by Kathleen Stilwell
August 11, 2017
Recently I had a conversation with a friend that got me thinking about doubt.
This friend was offended that I questioned some things he told me. Instead of answering my questions he responded only with (and we’ve all heard this before when we’ve questioned things): “You doubt me?”
I was very surprised that, instead of answering, he became defensive. I wondered why questions were seen as offensive. I explained to him that doubt is not the same as suspicion. I was just asking questions about a topic he himself brought up in conversation.
I told him that doubt is my friend and that I ask questions/doubt all the time.
He did not respond right away, but used my statement later on when he wanted to “put me in my place”, to show that I have an inferior spiritual perspective (the negative thinking taboo among some “enlightened”).
To this day, he still hasn’t answered my questions.
In my home, in my world, it’s not only okay to doubt, it’s encouraged. Challenges are encouraged — not attacks — but questions. Even my friend’s challenge to me about my doubt was illuminating. It would never have occurred to me to stand up for doubt if he had not brought this issue to my attention.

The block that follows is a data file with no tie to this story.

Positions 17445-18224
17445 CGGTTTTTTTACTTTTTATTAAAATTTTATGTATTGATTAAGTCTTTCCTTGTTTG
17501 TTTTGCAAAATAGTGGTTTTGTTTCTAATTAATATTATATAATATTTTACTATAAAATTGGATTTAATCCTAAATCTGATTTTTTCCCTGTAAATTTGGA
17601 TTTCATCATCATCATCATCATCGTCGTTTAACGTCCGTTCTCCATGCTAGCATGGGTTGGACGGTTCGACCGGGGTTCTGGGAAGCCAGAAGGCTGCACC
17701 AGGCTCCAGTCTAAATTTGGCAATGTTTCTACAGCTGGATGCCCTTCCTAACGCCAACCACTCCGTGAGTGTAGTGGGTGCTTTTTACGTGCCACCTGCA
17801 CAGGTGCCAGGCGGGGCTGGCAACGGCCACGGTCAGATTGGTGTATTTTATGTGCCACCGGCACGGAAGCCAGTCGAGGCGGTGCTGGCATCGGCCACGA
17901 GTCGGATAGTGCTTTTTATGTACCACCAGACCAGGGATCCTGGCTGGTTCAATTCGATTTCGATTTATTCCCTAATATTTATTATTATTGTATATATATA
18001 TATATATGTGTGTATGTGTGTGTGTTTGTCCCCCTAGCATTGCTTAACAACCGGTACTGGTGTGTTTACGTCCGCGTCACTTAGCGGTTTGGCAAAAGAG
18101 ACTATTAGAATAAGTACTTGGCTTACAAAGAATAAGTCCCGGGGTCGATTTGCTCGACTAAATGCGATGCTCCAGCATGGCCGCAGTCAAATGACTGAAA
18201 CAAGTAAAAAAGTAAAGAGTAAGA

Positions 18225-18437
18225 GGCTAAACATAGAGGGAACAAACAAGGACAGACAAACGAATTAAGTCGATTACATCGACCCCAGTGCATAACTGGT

Since When is Doubt a Sign of Weakness?
Who knows for sure, but my guess is it might have something to do with “the gods”.
In that sneaky world of the gods that turns everything true on its head, genuine strength of character is painted as weakness.
Imagine a god. Any god that is not as open-hearted, loving and forgiving as yourself.
Imagine this god says to an awakening-human: “Here’s an adult coloring book. Forget about freestyle painting. Your work is always a mess and never good enough. Color only inside the lines and you will be creating perfect beauty.”
Imagine this awakening-human says to this god: “I find that too boring. I want to explore shapes and colors on my own.”
Now imagine how this god (and we are all familiar with this type of god) responds. He/She inflates itself like a howler monkey before bellowing out, “You doubt me? You dare doubt ME?”.
This god might continue on with words to tell the awakening-human how ungrateful or how unloving she is, but it knows it doesn’t really need to. It knows this awakening-human has already been programmed to feel shame when she doubts its authority or, even worse, doubts its love.